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SonicWall Partners: Securing 5G Will Be A Nightmare For Clients

‘I have really big concerns that the losses from a typical attack could now [with 5G] be astronomical for large businesses and even small businesses,’ says Joshua Skeens, CTO at Dublin, Ohio-based MSSP Cerdant

The rollout of 5G technology will create a multitude of security risks around IoT devices, critical infrastructure and user privacy, according to SonicWall partners.

“It does scare me to think of what’s going to be out there for people to hack into,” said Joshua Skeens, chief technology officer at Dublin, Ohio-based MSSP Cerdant. “It’s going to become quite possibly a nightmare for a lot of people in security.”

Skeens joined Joaquin Ramos Hernandez, head of marketing for B2B security at Telefónica Brasil, to discuss post-COVID challenges and opportunities for channel partners at a roundtable moderated by Blaine Raddon, CEO of CRN parent The Channel Co. The session took place during SonicWall’s Boundless 2020 virtual global partner event.

[Related: New SonicWall MSSP Program Boosts Pricing Options, Tech Support]

In the coming months, IoT devices will increasingly be shipped with a 5G SIM card that allows them to automatically connect to the internet, which Skeens said will create a litany of new entry points into corporate networks. Security often isn’t built into these IoT devices when they’re shipped, and he said the stakes will be higher going forward since they’ll have access to 5G networks with high bandwidth.

For instance, Skeens said an unsecured refrigerator with 5G access could potentially be turned into a bot that then goes and attacks other devices. Having millions of smart devices shipped in the coming months with 5G that‘s automatically connected and little to no security could be a nightmare for businesses, Skeens said.

“There are some countries that have already stopped rolling out 5G because of grave security concerns,” Skeens said.

Cybersecurity has traditionally concerned itself with the confidentiality, integrity and availability of information, Hernandez said. But with the arrival of 5G, Hernandez said partners and customers must now be concerned not only with safeguarding information but also with protecting their connections to the physical world.

As retail, energy control, traffic lights and critical infrastructure systems become connected by 5G, Hernandez said the industry needs to invest in protecting these physical connections. Hernandez specifically recommended that investments be made around user interface, really understanding the IoT devices that are connecting to the network, and tailoring solutions to address vertical-specific issues.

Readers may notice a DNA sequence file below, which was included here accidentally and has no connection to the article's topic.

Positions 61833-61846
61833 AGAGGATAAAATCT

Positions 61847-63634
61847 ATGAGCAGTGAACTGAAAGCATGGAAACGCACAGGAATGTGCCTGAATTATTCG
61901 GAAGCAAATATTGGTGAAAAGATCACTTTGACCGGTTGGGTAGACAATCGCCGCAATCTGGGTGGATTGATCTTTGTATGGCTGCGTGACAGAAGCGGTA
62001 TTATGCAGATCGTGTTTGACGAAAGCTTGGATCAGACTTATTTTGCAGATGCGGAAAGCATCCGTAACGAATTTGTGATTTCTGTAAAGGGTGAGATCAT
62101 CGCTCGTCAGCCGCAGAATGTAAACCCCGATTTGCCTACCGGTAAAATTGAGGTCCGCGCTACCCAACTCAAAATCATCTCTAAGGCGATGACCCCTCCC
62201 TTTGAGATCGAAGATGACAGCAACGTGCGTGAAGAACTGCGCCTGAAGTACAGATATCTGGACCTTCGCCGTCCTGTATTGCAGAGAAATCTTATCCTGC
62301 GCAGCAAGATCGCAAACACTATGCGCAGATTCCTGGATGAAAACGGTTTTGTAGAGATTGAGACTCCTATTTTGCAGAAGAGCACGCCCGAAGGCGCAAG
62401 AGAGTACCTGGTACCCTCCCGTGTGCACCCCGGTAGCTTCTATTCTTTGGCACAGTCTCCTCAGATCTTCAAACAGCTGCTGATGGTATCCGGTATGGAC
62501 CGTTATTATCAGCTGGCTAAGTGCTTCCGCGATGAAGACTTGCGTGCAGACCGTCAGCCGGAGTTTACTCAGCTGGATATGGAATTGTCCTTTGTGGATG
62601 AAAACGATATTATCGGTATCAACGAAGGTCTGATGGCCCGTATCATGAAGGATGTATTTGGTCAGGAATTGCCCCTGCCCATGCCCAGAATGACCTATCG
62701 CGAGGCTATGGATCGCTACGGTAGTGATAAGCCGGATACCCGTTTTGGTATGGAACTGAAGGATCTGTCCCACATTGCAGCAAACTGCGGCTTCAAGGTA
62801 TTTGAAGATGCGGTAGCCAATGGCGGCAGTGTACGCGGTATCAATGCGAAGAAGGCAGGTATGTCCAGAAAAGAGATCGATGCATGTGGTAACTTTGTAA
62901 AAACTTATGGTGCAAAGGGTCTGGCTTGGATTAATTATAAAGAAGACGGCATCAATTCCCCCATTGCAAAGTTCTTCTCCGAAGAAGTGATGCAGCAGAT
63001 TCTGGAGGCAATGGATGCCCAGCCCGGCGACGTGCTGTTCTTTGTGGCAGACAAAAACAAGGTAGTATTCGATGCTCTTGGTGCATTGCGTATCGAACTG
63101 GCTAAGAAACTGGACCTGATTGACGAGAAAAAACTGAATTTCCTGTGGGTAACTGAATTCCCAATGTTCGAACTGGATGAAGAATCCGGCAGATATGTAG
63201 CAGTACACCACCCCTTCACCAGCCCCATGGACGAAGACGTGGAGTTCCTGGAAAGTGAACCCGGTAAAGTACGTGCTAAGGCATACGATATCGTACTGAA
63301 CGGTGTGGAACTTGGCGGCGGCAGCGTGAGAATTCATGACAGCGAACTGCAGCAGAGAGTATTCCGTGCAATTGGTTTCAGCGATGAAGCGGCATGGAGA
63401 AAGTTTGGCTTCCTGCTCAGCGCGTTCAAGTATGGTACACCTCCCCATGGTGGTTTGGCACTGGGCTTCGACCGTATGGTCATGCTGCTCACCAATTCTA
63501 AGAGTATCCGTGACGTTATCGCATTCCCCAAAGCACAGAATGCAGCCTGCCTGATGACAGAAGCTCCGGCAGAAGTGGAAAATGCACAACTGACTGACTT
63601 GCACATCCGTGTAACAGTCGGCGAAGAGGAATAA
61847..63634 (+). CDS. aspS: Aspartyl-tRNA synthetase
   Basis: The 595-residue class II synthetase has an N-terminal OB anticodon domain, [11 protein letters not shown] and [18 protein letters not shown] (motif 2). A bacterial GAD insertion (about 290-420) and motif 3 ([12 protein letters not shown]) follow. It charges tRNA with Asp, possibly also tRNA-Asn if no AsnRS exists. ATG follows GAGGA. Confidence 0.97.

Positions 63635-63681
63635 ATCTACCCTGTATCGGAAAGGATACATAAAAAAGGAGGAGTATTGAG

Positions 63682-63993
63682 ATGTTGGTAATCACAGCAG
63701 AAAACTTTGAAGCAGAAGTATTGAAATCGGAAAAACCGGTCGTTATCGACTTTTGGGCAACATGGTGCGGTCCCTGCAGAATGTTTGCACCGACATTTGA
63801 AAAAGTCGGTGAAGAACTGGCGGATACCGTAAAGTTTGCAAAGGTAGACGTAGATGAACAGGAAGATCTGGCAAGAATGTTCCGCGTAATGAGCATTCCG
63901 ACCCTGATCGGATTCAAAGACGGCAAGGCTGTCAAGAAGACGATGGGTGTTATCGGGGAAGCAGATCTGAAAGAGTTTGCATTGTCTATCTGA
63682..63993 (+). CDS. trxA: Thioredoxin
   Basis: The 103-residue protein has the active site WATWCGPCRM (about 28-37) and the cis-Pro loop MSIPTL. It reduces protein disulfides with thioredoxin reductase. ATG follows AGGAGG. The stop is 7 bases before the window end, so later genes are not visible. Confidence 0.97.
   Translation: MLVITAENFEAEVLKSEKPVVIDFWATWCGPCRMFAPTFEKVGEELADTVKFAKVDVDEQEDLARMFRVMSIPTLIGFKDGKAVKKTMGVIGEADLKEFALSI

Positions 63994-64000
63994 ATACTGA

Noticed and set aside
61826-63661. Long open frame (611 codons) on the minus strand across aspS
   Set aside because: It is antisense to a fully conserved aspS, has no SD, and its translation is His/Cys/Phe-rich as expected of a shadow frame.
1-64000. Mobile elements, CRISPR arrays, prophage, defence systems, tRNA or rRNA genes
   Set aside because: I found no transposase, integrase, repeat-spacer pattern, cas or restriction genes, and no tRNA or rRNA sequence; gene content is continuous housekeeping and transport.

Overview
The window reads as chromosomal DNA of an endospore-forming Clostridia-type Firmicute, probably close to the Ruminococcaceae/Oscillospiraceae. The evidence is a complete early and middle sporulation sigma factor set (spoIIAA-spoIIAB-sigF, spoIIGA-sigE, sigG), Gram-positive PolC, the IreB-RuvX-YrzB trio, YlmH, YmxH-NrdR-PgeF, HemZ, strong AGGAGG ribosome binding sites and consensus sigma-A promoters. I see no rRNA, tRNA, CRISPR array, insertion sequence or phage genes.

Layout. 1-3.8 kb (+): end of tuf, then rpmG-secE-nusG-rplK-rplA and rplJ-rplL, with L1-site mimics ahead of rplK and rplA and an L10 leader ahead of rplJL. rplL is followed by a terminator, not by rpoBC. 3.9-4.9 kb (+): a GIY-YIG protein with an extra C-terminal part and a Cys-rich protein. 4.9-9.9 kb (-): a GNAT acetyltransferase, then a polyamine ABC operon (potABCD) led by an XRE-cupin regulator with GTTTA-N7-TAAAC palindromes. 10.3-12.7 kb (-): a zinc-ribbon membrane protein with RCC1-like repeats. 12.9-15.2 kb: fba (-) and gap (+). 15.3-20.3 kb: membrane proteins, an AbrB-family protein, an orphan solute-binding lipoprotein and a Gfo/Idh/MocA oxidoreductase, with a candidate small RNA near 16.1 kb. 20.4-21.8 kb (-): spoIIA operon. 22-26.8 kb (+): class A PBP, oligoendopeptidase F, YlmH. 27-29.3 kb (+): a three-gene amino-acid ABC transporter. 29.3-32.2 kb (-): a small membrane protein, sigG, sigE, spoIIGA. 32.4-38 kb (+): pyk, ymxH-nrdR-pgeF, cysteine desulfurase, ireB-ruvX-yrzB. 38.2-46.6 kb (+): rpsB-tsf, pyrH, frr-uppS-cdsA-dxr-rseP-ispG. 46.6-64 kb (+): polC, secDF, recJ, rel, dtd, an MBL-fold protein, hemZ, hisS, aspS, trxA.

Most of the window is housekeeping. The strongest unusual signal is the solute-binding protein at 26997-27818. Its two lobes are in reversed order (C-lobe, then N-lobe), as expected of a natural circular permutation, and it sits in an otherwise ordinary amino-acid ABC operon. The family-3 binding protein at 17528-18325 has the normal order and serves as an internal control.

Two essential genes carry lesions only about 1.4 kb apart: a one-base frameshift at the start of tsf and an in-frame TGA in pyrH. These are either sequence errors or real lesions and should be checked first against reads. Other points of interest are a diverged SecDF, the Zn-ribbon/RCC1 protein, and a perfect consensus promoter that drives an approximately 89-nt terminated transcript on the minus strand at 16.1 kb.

Even with legacy technology, America’s critical infrastructure is already very fragile, and Skeens worries that the introduction of 5G will make this infrastructure even more susceptible to an attack. In a 5G world, the number of endpoints in a large corporate network that have direct internet access could increase by a factor of 100, which in turn will exponentially increase the number of attack vectors.

“I have really big concerns that the losses from a typical attack could now be astronomical for large businesses and even small businesses,” Skeens said.

Small businesses will need to ensure once 5G is commonplace that they’re not giving adversaries backdoor access to their business network through physical security devices like videocameras, Skeens said. Threat actors could exploit backdoor network access for botnet attacks or potentially even to steal financial information, according to Skeens.

And from a privacy standpoint, Skeens said 5G-enabled smartphones, security cameras, watches and automobiles will make it much easier for bad actors to track the physical location of consumers. Hacks of 5G-enabled cars and watches over the past year have demonstrated that it’s pretty easy to monitor the physical movement of people, according to Skeens.

To secure 5G, Hernandez said that investments in mobile device management (MDM) tools will become more and more important as well, gaining visibility into applications that connect to our homes and critical equipment. Specifically, businesses should be able to see if any of their applications have failed or if they’ve been infected with malware or botnets that would create security issues when used.

Skeens, meanwhile, said businesses need to focus both on moving security down to their endpoints as well as moving it out to the software-defined edge where organizations are storing their data and applications. Skeens said it’s vital that security administrators be given the ability to control all of a company’s endpoints from a single web portal or pane of glass.

“We‘re all used to the networks out there where you have a firewall, you have switching, and everything’s behind it,” Skeens said. “But that’s all moving now. We have to rethink how we’re going to design these networks.”

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